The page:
Salmonella interaction with and passage through the intestinal mucosa: through the lens of the organism
- Department of Microbiology and Physiological Systems, University of Massachusetts Medical School, Worcester, MA, USA
Salmonella enterica serotypes are invasive enteric pathogens spread through fecal contamination of food and water sources, and represent a constant public health threat around the world. The symptoms associated with salmonellosis and typhoid disease are largely due to the host response to invading Salmonella, and to the mechanisms these bacteria employ to survive in the presence of, and invade through the intestinal mucosal epithelia. Surmounting this barrier is required for survival within the host, as well as for further dissemination throughout the body, and subsequent systemic disease. In this review, we highlight some of the major hurdles Salmonella must overcome upon encountering the intestinal mucosal epithelial barrier, and examine how these bacteria surmount and exploit host defense mechanisms.
Keywords: Salmonella, intestinal mucosa, tight junctions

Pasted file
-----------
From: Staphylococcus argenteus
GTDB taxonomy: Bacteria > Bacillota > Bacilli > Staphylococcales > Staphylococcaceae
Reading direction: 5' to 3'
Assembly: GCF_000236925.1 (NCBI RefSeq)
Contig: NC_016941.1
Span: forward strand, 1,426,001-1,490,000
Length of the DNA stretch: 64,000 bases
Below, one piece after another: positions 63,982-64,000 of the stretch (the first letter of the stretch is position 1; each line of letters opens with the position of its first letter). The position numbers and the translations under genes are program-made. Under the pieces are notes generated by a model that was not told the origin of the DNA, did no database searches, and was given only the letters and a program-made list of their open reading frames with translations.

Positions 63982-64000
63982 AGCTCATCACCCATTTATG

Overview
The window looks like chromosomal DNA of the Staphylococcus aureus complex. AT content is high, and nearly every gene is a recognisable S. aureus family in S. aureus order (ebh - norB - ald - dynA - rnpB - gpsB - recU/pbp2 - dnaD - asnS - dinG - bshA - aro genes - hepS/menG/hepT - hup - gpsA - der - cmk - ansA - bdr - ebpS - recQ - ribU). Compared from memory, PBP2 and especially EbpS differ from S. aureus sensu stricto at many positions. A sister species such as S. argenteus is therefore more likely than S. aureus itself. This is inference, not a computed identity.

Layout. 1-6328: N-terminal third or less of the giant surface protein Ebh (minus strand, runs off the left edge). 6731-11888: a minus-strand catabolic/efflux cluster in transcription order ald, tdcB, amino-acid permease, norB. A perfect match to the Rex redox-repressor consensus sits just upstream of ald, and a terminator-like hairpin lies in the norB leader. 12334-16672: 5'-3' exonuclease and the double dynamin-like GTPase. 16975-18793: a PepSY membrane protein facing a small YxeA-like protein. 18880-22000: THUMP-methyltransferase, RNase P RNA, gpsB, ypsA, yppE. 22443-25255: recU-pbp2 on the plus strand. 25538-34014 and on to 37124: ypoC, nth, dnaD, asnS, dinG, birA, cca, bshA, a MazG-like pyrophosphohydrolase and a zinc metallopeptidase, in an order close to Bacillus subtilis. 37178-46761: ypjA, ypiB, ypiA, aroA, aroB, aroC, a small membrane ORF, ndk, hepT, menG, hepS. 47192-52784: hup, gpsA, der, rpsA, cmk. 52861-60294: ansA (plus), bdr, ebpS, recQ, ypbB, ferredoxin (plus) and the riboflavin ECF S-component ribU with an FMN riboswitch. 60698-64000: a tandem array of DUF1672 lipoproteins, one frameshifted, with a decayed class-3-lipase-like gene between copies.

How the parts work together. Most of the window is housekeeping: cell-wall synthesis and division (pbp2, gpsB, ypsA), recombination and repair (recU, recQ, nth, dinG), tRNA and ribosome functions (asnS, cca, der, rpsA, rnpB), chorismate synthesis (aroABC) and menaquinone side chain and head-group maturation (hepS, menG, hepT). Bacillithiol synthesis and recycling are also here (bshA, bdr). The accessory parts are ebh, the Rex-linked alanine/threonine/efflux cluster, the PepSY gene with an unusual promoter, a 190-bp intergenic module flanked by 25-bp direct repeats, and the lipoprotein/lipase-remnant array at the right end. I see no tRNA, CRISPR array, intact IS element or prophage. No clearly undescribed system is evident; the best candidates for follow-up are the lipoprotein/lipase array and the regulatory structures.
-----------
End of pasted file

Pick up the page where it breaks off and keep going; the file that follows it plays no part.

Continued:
Citation: Hallstrom K and McCormick BA (2011) Salmonella interaction with and passage through the intestinal mucosa: through the lens of the organism. Front. Microbio. 2:88. doi: 10.3389/fmicb.2011.00088
Received: 01 February 2011;
Accepted: 13 April 2011;
Published online: 29 April 2011.
Edited by:John S. Gunn, The Ohio State University, USA
Copyright: © 2011 Hallstrom and McCormick. This is an open-access article subject to a non-exclusive license between the authors and Frontiers Media SA, which permits use, distribution and reproduction in other forums, provided the original authors and source are credited and other Frontiers conditions are complied with.
*Correspondence: Beth A. McCormick, Department of Microbiology and Physiological Systems, University of Massachusetts Medical School, 55 Lake Avenue North, Worcester, MA 01655, USA.e-mail: email@example.com